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Varietal > Sangiovese
Wine Grape Varietals 101


What is Sangiovese

Pronunciation: San-joe-VAY-zeh

Sangiovese is a grape variety closely tied to Tuscany, Italy, where winemakers use it to make the red wines of Chianti, Chianti Classico and Brunello di Montalcino. They also blend it into many Super Tuscan wines. Sangiovese, in general, produces medium to full-bodied wines with medium-to-full tannins, vivid red and black fruit flavors and distinctive peppery and savory accents.

Sangiovese wines are known for their naturally high acidity and generally noticeable tannin content that give a grippy, palate-cleansing texture to many of the wines. But, some versions can be light-bodied, fruity and vibrant, made to be enjoyed young, like Rosso di Montalcino and Rosso di Montepulciano.

Sangiovese grapevines are more vigorous than average and can produce very large crops. Grape growers often plant them on poor, rocky or sandy soil that is relatively low in nutrients. This helps restrict the vines’ production of canes and leaves so that the vines direct their energy into ripening the grape clusters.

Sangiovese Synonyms

Sangiovese Grosso, Sangiovese Piccolo, Prugnolo Gentile, Sangiovese di Romagna, Sangiovese del Verrucchio and Sangioveto.

Sangiovese Regions

Sangiovese is rare among the great wine grape varieties of the world in that it has enjoyed limited success making notable wines outside of its home country.

Sangiovese is the most widely grown red grape variety in Italy. It has been documented in Tuscany since at least the 16th century. Dry red table wines are by far the most common wine type that Sangiovese is used for, but rosés and sparkling wines can be found here and there.

Tuscany is the traditional home of Sangiovese, where it has long been a major element in fine Chianti Classico wines and is now often the only grape variety used in them. Simple Chiantis, elegant Chianti Classicos and Chianti Classico Riservas all use mostly Sangiovese grapes. Winemakers in Umbria, the Marche, Romagna and many other spots of Central and Northern Italy use Sangiovese as well.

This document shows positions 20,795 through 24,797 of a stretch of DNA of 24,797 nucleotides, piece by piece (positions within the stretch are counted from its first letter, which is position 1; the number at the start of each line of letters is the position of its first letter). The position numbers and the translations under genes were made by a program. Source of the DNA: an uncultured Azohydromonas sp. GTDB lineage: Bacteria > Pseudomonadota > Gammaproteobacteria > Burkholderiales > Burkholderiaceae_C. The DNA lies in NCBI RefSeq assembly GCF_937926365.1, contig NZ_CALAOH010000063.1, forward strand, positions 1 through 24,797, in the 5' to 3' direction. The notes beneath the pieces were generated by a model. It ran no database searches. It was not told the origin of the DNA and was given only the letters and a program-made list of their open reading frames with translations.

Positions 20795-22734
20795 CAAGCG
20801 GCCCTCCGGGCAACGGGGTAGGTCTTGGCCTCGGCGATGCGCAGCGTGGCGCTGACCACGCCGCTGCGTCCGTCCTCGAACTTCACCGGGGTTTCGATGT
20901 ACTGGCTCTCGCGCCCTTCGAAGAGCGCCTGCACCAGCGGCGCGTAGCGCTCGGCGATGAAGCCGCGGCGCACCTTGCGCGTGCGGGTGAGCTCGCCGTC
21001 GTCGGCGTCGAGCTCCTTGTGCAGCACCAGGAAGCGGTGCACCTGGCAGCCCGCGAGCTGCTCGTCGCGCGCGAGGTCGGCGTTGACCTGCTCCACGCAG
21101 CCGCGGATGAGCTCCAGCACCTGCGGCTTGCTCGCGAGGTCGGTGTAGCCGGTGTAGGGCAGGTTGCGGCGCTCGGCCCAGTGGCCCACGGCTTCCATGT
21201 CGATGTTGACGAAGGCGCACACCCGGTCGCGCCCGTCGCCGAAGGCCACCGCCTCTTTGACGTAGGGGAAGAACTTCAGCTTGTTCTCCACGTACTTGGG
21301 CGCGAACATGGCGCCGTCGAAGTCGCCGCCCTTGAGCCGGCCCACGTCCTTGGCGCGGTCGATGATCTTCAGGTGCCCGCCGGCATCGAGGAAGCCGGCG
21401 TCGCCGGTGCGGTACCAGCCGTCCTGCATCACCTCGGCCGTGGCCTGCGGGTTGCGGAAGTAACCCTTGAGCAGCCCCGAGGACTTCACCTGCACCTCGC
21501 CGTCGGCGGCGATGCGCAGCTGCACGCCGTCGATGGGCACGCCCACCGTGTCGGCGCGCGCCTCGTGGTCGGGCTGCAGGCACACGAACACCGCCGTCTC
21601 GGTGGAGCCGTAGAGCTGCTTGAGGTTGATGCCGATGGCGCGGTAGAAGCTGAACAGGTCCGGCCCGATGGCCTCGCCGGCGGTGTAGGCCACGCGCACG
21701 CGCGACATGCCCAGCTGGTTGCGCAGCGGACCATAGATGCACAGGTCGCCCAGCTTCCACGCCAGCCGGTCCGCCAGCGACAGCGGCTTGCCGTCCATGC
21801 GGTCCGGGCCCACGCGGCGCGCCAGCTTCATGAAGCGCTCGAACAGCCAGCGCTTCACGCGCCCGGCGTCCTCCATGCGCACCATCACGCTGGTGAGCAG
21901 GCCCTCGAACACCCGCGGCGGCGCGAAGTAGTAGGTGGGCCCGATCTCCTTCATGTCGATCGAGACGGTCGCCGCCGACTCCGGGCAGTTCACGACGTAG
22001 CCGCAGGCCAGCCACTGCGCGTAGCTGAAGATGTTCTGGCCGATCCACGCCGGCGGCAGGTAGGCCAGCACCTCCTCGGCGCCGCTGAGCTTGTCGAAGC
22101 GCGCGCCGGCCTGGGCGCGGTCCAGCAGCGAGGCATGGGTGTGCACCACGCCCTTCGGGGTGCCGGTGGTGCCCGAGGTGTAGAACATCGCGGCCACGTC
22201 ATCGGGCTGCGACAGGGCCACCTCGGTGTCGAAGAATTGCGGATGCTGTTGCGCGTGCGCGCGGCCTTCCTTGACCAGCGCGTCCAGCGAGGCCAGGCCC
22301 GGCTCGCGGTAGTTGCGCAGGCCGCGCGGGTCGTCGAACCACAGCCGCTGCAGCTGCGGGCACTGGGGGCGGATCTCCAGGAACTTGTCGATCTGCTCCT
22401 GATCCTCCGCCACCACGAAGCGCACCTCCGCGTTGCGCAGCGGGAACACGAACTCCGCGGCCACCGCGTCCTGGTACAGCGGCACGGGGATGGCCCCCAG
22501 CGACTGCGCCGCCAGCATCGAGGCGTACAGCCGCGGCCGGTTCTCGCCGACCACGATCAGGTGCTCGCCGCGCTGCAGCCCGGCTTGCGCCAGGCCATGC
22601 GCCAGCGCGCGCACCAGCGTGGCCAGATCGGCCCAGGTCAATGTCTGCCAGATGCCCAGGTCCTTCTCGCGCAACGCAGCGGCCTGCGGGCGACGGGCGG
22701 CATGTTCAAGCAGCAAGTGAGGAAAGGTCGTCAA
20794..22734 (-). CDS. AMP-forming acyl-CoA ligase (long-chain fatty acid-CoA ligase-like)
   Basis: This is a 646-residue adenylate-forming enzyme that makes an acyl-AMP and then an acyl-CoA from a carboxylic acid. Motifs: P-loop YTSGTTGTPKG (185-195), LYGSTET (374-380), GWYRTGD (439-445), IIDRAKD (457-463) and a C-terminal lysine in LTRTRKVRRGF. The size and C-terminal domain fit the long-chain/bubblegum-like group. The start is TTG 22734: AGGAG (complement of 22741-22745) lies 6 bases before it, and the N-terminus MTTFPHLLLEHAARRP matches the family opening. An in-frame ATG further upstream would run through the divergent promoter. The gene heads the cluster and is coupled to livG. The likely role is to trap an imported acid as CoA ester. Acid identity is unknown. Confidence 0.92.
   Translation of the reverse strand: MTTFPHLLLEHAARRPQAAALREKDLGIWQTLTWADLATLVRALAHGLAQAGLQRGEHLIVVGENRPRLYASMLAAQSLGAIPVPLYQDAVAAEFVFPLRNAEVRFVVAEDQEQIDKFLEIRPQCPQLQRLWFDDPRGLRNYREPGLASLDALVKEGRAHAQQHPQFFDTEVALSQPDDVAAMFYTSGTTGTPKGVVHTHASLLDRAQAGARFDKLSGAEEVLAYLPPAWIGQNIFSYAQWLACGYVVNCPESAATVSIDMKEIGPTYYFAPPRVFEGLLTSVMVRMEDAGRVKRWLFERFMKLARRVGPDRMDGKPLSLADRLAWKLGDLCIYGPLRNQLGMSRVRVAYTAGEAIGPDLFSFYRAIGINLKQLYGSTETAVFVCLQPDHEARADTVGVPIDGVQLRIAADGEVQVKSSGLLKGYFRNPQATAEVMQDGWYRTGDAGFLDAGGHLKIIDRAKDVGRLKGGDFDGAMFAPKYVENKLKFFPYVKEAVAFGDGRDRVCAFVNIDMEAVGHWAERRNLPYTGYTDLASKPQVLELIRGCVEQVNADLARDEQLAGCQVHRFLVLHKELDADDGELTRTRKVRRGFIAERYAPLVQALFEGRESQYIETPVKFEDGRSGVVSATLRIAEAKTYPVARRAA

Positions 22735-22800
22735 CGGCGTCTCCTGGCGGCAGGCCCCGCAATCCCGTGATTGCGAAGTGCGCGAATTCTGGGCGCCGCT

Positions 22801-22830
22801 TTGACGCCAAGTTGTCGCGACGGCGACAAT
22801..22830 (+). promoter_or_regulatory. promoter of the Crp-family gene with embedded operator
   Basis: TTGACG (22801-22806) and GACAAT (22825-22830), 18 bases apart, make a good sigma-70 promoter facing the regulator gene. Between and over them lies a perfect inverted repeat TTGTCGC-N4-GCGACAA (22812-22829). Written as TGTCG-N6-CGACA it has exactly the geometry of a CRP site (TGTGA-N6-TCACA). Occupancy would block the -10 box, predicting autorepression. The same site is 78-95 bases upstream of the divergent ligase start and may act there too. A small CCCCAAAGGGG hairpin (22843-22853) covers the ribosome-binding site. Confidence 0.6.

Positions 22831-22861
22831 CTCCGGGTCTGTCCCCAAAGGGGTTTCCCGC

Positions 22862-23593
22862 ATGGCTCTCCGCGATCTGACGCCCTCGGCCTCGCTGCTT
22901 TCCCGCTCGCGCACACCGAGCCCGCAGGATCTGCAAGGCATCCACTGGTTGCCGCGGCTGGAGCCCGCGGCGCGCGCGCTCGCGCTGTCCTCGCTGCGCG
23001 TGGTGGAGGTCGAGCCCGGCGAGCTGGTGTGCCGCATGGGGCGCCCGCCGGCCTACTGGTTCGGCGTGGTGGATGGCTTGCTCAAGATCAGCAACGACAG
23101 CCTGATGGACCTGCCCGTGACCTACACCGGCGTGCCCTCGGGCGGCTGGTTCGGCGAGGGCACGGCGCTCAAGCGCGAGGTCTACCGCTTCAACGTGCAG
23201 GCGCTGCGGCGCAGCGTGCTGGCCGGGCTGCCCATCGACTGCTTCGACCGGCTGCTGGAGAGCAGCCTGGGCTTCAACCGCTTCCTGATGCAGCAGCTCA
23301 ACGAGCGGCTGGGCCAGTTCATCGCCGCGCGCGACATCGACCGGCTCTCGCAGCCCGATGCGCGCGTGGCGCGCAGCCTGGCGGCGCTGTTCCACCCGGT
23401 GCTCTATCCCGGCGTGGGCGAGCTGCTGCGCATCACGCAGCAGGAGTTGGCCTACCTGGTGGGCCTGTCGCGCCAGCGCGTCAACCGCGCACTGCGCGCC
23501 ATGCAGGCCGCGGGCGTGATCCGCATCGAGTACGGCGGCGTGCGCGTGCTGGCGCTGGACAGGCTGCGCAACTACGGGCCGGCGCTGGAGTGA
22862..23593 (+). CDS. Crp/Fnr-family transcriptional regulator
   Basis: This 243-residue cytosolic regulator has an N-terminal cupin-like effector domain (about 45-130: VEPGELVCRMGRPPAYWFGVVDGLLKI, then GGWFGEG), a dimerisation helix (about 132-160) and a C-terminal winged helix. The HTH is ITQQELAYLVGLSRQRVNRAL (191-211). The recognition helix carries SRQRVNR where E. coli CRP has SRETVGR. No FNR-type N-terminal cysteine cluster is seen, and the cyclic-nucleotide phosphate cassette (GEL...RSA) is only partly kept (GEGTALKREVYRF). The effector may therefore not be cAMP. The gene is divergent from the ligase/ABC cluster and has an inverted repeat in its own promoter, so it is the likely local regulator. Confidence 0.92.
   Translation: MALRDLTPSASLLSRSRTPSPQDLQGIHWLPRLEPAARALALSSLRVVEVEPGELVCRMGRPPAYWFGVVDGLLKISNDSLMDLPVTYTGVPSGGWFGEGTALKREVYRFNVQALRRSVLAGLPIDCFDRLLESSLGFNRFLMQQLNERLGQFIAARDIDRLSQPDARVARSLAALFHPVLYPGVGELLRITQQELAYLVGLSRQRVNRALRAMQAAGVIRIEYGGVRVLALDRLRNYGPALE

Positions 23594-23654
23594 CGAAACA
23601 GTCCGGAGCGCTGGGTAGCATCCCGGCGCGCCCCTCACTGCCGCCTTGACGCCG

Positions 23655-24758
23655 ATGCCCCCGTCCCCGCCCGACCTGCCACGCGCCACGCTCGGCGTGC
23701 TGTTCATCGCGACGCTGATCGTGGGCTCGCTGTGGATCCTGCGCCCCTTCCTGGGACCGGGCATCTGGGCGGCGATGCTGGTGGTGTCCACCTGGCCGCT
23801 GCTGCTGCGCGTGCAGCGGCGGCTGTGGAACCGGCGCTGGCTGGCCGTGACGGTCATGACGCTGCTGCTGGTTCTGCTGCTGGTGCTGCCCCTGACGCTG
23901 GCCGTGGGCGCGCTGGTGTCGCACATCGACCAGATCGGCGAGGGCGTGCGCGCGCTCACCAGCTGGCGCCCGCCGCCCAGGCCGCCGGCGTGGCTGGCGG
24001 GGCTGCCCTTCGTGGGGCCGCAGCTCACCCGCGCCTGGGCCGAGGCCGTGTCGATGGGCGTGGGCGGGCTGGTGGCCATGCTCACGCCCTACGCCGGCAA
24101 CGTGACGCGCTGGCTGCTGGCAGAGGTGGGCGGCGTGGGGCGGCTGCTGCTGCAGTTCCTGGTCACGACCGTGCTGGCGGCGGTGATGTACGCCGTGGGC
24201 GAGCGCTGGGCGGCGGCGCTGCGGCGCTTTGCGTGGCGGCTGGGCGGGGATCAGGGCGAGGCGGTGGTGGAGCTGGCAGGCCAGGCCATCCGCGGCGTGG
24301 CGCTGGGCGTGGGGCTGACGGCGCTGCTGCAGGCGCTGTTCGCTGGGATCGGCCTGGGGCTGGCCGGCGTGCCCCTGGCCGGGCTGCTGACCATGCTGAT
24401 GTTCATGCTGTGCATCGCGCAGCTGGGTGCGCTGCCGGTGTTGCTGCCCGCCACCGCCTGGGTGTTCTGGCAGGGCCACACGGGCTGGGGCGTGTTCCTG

The most full-bodied, structured and age-worthy type is Brunello di Montalcino, which is also the only Tuscan wine that is required to be made only from Sangiovese grapes. The clone or selection of Sangiovese grown in this small section of southern Tuscany is Sangiovese Grosso, named for its large grape clusters.

Brunello di Montalcino wines and Super Tuscan wines have both gained world renown and status as collectibles that can age and improve for decades.

Sangiovese Tasting Notes

Sangiovese wine is a chameleon. It can exhibit a variety of aromas, flavors and textures. Known for its naturally high acidity, Sangiovese can yield light-bodied, early-drinking wines offering bright red berry and floral sensations.

Under the right conditions, however, Sangiovese can yield firmly structured, world-class, long-lived wines boasting dark cherry, spice and olive notes. With age, these wines show more complex notes of tobacco, flint and leather. It can also make savory rosatos and crisp sparklers.

Sangiovese grapes are found in red, rose, sparkling, and dessert wines.

Structural Characteristics

Low Medium High
Alcohol levels
Low Medium High
Low Medium High
Tannin Structure
Low Medium High

Examples of Sangiovese to Try

Handling Tips

55-60°F / 13-16°C
5-25 years

Fun Facts

  • The exact origin of the name Sangiovese may be lost to history, but it roughly translates as “blood of Jove,” referencing the Greek god.
  • Sangiovese boasts a dizzying diversity known as intra-varietal variability. This means it exhibits marked differences from clone to clone and even plant to plant.
  • Chianti Classico comes in three versions. Aged for 12 months before release, Annata versions are immediately accessible. Riserva and Gran Selezione have minimum aging periods of 24 and 30 months, respectively.